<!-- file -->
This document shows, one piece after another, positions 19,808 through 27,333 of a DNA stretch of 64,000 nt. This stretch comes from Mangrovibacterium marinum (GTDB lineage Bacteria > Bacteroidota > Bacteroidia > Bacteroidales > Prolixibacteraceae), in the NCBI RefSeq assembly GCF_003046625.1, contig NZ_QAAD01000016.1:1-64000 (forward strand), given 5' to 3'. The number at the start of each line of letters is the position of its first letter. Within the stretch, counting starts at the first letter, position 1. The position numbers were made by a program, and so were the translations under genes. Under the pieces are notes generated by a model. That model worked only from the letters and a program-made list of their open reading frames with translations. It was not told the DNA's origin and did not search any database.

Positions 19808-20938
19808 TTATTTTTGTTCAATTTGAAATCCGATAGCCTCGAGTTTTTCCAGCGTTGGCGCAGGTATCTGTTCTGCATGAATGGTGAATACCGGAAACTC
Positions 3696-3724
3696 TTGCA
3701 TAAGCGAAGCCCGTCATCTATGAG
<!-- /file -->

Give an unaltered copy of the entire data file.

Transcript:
This document shows, one piece after another, positions 19,808 through 27,333 of a DNA stretch of 64,000 nt. This stretch comes from Mangrovibacterium marinum (GTDB lineage Bacteria > Bacteroidota > Bacteroidia > Bacteroidales > Prolixibacteraceae), in the NCBI RefSeq assembly GCF_003046625.1, contig NZ_QAAD01000016.1:1-64000 (forward strand), given 5' to 3'. The number at the start of each line of letters is the position of its first letter. Within the stretch, counting starts at the first letter, position 1. The position numbers were made by a program, and so were the translations under genes. Under the pieces are notes generated by a model. That model worked only from the letters and a program-made list of their open reading frames with translations. It was not told the DNA's origin and did not search any database.

Positions 19808-20938
19808 TTATTTTTGTTCAATTTGAAATCCGATAGCCTCGAGTTTTTCCAGCGTTGGCGCAGGTATCTGTTCTGCATGAATGGTGAATACCGGAAACTC
Positions 3696-3724
3696 TTGCA
3701 TAAGCGAAGCCCGTCATCTATGAG